# How the De Finetti's Representation Theorem works in this case?

For the special case of infinite sequence of $$\{0,1\}$$ valued random variables the theorem is stated as $$Pr(x_1, \ldots, x_n) = \int_0^1 p^{(\sum_{i=1}^n x_i)}[1-p]^{(n - \sum_{i=1}^n x_i)} dQ(p)\,.$$ Where $$Q(p)$$ is a measure on probability for success $$p \in [0,1]$$ (that is $$Q(\cdot)$$ is a measure on space $$[0,1]$$)

So that any infinite exchangeable sequence of $$\{0,1\}$$ valued random variables can be though of as a realization of a two step process

1. choose the value $$p$$ of the success probabilities according to $$Q$$.

2. condition on $$p$$ the $$X_i$$ are i.i.d. Bernoulli$$(p)$$.

Consider now a sequence such that $$X_1 = X_2 = \cdots = X_n = 1$$ with probability $$\frac{1}{2}$$ and $$X_1 = X_2 = \cdots = X_n = 0$$ with probability $$\frac{1}{2}$$. This is an exchangeable sequence of $$\{0,1\}$$ valued variables.

The "two step process" for this sequence works as the following: with probability $$\frac{1}{2}$$ pick $$p=1$$otherwise pick $$p = 0$$. This probability measure can be described as $$Q(p) = \frac{1}{2}\delta_{1}(p) + \frac{1}{2}\delta_{0}(p)\,.$$ If I plug this in the theorem I get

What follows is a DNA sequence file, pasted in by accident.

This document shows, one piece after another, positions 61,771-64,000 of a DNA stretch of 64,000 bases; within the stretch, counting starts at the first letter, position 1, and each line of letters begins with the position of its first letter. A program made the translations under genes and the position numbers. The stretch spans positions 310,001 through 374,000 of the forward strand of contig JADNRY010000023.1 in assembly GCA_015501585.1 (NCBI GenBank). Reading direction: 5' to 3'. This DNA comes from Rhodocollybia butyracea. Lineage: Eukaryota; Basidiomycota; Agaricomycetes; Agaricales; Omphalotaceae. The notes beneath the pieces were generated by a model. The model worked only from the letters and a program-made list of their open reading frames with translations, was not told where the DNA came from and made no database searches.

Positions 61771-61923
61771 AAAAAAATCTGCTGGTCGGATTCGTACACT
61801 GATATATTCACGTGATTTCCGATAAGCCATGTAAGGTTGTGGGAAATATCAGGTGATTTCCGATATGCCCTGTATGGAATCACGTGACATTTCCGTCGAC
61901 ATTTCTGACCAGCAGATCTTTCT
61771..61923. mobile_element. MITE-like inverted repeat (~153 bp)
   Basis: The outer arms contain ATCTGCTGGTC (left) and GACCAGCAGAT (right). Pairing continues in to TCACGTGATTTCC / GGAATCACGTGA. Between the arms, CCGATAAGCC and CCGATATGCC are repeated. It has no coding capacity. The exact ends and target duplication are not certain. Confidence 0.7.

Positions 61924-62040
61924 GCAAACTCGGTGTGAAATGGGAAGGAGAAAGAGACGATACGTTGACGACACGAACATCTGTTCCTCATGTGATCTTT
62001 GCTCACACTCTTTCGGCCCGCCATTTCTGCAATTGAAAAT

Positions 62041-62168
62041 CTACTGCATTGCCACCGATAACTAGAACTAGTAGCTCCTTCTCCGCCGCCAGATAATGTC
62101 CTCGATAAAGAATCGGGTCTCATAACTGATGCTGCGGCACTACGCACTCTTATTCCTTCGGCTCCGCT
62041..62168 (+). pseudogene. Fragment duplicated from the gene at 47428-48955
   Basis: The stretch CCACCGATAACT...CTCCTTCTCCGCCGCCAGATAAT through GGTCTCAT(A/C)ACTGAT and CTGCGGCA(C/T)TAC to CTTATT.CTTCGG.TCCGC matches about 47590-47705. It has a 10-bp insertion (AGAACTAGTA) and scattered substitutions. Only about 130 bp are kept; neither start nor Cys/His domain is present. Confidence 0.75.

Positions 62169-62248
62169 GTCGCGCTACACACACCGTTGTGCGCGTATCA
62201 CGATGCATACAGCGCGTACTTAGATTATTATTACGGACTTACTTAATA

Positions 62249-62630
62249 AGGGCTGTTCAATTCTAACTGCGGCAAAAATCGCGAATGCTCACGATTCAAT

$$\int_0^1 p^{(\sum_{i=1}^n x_i)}^{(n - \sum_{i=1}^n x_i)} dQ(p) = \frac{1}{2} \left( 0^{(\sum_{i=1}^n x_i)} [1-p]^{(n - \sum_{i=1}^n x_i)}\right) + \frac{1}{2} \left( 1^{(\sum_{i=1}^n x_i)} ^{(n - \sum_{i=1}^n x_i)}\right) = 0 \quad (?)\,.$$

It's late, what am I doing wrong here?

Additionally, the other claim is that the value for $$p$$ should equal to the limiting long run proportion of successes, how does it works in this case?

• A hint... $0^0 = 1$. Look at the exponents in your final equation; they will either equal $n$ or $0$ if the probability is $1$ or $0$. – jbowman Aug 29 '16 at 19:19
• Oh I see, so in the only case where $\sum_i x_i = 0$ or $\sum_i x_i = n$ I get $0^0$, and that would recover the probability, thanks! I still however can not reconcile the claim that the long run proportion of successes i.e. $n^{-1}\sum x_i \to p$, should (somehow) also converge to the distribution $Q(p)$ (?)... – them Aug 29 '16 at 19:20
• You won't get $Q$ back. What happens is that $p$ is equal to $1$ or $0$, and the long run proportion of successes does equal $1$ or $0$ respectively. – jbowman Aug 29 '16 at 19:24
• @jbowman in general settings of this theorem, what does the empirical distribution function of $x_i$ (distribution that places mass $n^{-1}$ on $x_i$ converges to ? – them Aug 29 '16 at 19:28
• In the Bernoulli case, the proportion of ones converges to $p$ (which is a random variable) – Juho Kokkala Aug 29 '16 at 19:52